A storyteller at heart, Paul McAllister hopes to reach out to children in New Brunswick with his book “There and Back Again, a Herman Tale” and help promote the importance of reading and writing at a young age.
If you told one of his teachers from the past that he would be a published author they would be surprised. He would identify well with students who have a hard time listening, sitting still, and who aren’t too concerned with the lesson. He was never a strong academic student (and went through school with undiagnosed ADHD and Dysgraphia) but was always creative and kept those around him busy! Much of “Herman” mirrors Paul’s own experience of feeling like he didn’t quite belong, going away, finding his own way back, and taking action to make his own success when he returned.
Paul will take time at the end of the reading to answer questions. In past readings, students have made a connection with him and his message that anyone can read and write, that they can be comfortable with who they are, and that we can all achieve goals with hard work. Perhaps you could have a few students come up with a question beforehand so they are prepared when the time comes. Making Monster Art to display the day of the reading can be a fun art lesson leading up to the presentation.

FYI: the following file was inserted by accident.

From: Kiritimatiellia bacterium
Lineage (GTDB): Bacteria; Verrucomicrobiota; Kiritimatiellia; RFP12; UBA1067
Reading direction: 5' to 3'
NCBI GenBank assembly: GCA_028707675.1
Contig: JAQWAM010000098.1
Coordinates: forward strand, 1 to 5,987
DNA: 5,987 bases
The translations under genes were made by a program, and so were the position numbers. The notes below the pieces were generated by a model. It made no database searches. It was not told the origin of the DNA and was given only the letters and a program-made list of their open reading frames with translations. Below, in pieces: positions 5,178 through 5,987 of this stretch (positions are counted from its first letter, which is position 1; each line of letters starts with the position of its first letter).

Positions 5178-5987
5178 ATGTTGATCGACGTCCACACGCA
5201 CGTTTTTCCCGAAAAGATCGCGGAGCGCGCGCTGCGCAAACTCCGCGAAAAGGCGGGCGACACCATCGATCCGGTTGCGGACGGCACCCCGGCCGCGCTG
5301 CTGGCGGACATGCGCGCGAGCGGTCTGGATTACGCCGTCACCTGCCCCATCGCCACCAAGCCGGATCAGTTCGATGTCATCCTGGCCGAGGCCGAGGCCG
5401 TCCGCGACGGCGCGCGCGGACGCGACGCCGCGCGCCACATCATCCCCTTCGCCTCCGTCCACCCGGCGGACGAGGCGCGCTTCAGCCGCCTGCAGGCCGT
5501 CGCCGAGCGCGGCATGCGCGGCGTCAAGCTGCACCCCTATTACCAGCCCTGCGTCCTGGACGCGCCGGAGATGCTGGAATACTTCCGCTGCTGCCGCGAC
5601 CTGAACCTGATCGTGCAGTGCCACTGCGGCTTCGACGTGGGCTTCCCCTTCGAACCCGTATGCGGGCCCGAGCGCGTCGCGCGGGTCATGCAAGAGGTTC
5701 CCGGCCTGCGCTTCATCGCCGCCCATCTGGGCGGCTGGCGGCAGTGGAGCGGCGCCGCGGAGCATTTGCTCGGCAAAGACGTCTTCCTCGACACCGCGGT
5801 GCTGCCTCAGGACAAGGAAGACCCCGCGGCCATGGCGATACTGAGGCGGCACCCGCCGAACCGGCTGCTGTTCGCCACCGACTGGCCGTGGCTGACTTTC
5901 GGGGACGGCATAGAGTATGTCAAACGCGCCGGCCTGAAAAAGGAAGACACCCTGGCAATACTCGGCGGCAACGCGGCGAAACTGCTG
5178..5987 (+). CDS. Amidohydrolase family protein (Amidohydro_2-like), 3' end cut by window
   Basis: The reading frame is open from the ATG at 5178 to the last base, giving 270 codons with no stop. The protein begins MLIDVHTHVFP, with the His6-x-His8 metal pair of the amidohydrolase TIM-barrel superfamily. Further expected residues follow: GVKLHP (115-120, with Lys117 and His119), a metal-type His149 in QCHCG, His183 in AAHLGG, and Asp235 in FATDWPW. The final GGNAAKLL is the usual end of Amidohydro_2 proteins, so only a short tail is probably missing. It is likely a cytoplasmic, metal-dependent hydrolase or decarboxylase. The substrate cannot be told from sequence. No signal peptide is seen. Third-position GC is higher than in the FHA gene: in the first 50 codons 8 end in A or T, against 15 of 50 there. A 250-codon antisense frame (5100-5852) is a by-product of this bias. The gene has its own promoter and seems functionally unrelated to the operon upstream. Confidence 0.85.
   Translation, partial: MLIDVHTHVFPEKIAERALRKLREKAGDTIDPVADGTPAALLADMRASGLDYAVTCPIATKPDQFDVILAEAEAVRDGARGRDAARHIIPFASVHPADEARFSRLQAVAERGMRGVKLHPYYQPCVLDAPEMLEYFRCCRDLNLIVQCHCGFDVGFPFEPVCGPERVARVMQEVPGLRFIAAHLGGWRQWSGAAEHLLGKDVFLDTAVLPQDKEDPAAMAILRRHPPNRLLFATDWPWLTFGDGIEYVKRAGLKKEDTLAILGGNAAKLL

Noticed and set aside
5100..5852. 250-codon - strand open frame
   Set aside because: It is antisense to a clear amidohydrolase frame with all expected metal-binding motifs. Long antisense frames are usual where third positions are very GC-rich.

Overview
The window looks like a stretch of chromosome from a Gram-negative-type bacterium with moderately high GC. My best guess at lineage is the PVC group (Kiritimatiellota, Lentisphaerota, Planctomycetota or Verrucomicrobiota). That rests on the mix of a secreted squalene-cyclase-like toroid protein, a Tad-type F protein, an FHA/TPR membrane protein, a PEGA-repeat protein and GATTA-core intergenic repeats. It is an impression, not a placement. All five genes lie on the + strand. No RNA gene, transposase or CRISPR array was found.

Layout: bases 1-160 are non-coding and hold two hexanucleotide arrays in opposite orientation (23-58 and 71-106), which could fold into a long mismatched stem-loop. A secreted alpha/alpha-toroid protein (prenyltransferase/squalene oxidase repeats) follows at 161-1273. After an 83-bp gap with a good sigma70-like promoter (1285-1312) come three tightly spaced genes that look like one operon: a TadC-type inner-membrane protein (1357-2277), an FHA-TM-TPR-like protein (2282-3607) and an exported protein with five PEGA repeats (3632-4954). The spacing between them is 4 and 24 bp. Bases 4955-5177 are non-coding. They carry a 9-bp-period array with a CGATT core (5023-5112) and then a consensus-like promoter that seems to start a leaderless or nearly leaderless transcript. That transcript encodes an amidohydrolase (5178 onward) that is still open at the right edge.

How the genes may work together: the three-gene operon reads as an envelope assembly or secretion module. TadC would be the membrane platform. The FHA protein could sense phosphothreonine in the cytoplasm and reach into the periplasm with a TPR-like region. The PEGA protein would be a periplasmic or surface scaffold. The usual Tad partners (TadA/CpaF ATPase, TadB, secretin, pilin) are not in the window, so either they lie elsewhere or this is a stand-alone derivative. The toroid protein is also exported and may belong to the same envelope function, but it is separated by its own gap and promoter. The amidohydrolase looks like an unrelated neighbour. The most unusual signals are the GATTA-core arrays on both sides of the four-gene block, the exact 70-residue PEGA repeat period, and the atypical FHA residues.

Possible discussion points depending on level:
– Why was Herman unhappy at the beginning of the book?
– How do you think Sarah felt having a monster under her bed? Can you find any clues in the illustrations?
– How do you think Herman felt when the Street Monsters were laughing at him?
– Have you ever felt like you didn’t belong?
– Is it okay to do something differently from your friends?
– How did Herman change his life?
– How do you think Herman felt when he saw the café instead of his house?
– Would you prefer to be a House Monster or a Street Monster? Why?
– What did Emily Brown use to make her illustrations? Do you think she was inspired by another artist (Specifically if your students are familiar with Van Gogh)
– As Herman is skipping home, the child and the dog notice him, but the adults don’t. Why do you think this is?
Monster House Publishing is a new twist on a children’s book publishing company. Offering publishing services with access to the local artist community is a large part of our mandate. Our main focus, however, is job creation and literacy awareness here in New Brunswick. Using the new “Herman the Monster” series as its foundation, Monster House Publishing strives to encourage our youth to embrace the joys of reading while reiterating the potential each child has through book tours and the “Herman’s Literacy Fund.”